I don’t understand why the team with the better regular season record doesn’t get home field advantage. Doesn’t that make the most sense? If they had the same record, the tiebreaker is head-to-head record during interleague play. If they didn’t play during the regular season, the next tiebreaker is run differential. Is that so hard? The team that had the better record in the regular season should get home field advantage in the World Series. That’s my take. Problem solved.
Joe asks: What pitcher had the highest game score for the Yankees in 2014? So far this year?
Game Score is a really simple stat created by Bill James that attempts to quantify the quality of a start in a single number. I’m not going to explain the entire calculation — here’s the Wikipedia page — but, in a nutshell, it’s a points system. Start with 50, add X points for good events (strikeouts, etc.) and subtract Y points for bad events (walks, runs, etc.). The average Game Score is around 50.
|Brandon McCarthy||2014-08-21||NYY||HOU||W 3-0||9.0||4||0||0||0||8||0||107||79||87|
|Masahiro Tanaka||2014-05-14||NYY||NYM||W 4-0||9.0||4||0||0||0||8||0||114||76||87|
|Masahiro Tanaka||2014-04-16 (1)||NYY||CHC||W 3-0||8.0||2||0||0||1||10||0||107||76||87|
|Michael Pineda||2014-09-22||NYY||BAL||W 5-0||7.1||1||0||0||1||8||0||106||73||83|
Those were the team’s only 80+ Game Scores last year. Only the Nationals (five), Indians (five), Dodgers (four), and Red Sox (four) had more starts with an 87+ Game Score last season. The single best Game Score in 2014 was Clayton Kershaw’s 15-strikeout no-hitter at 102. Here’s the full list. That would have been a perfect game if not for a Hanley Ramirez error. Womp womp.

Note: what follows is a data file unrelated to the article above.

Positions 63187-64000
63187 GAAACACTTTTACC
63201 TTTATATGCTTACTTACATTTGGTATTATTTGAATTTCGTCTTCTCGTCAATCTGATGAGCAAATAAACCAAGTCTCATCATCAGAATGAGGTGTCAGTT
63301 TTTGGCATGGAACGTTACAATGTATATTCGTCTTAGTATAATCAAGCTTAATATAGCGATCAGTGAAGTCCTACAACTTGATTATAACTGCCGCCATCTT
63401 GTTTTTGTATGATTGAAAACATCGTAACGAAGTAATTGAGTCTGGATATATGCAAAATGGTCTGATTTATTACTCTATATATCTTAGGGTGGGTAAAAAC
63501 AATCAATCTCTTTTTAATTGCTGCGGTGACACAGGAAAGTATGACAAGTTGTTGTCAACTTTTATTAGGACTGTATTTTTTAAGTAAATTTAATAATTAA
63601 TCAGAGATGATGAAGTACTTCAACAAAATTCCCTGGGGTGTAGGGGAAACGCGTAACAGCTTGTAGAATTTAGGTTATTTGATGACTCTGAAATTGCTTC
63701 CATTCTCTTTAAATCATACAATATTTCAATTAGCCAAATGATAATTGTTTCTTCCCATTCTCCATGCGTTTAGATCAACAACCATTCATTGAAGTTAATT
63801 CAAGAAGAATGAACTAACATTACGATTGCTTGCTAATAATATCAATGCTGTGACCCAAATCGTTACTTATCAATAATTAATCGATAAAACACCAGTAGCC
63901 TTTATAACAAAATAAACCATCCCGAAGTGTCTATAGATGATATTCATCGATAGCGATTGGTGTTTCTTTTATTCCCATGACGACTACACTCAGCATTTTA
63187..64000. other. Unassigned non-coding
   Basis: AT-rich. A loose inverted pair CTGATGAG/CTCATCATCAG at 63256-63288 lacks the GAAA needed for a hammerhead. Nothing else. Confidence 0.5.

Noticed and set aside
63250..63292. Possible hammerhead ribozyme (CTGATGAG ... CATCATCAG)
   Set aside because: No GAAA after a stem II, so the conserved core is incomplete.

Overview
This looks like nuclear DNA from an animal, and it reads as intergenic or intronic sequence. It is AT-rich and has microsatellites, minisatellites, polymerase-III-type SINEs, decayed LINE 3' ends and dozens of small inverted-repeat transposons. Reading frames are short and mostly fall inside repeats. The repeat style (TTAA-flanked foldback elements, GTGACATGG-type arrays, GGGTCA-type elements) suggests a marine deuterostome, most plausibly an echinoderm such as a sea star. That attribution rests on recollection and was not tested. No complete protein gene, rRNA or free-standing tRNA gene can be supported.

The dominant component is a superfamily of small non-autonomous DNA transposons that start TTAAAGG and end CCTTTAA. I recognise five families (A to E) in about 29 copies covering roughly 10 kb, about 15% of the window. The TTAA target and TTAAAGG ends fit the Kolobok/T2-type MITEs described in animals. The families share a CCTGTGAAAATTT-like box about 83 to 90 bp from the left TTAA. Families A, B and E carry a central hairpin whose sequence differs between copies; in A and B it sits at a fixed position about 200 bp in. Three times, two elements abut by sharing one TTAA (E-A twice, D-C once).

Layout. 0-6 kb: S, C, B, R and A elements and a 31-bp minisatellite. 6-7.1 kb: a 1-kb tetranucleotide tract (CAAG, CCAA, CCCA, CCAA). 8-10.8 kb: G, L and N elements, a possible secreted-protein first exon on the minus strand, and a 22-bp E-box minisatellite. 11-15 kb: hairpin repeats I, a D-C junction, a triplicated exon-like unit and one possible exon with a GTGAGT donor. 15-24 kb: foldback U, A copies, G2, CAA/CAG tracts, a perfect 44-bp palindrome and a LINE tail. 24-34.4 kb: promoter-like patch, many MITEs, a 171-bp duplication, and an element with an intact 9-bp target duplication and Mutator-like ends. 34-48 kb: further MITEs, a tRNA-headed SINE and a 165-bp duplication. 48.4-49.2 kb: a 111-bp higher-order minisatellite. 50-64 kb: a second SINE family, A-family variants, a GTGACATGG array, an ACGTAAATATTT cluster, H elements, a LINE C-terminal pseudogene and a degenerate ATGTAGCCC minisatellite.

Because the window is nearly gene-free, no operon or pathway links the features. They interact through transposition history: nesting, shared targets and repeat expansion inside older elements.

As for this season, the Yankees’ best start by Game Score is not Pineda’s 16-strikeout masterpiece because he did allow a run, and runs are bad. Here’s the full list and here are the top five:
|1||Masahiro Tanaka||2015-04-18||NYY||TBR||W 9-0||7.0||2||0||0||0||8||0||85||58||81|
|2||Michael Pineda||2015-05-10||NYY||BAL||W 6-2||7.0||6||1||1||0||16||1||111||81||77|
|3||Michael Pineda||2015-05-05||NYY||TOR||W 6-3||8.0||5||0||0||1||6||0||101||70||77|
|4||Masahiro Tanaka||2015-06-03||NYY||SEA||W 3-1||7.0||3||1||1||0||9||0||78||58||76|
|5||Michael Pineda||2015-06-17||NYY||MIA||W 2-1||6.2||1||1||1||2||9||1||100||63||75|
The best start by someone other than Tanaka and Pineda this year was Chase Whitley‘s gem against the Blue Jays — that registered a 72 Game Score. The best start in baseball this season was Max Scherzer’s recent 16-strikeout one-hitter, which came in at an even 100 Game Score. Chris Heston’s no-hitter and Corey Kluber’s 18-strikeout game both check in at a 98 Game Score. I don’t think Game Score has a ton of analytical value, but I do think it’s useful for something like this, trying to decipher which start was better than another. It’s a “for fun” stat.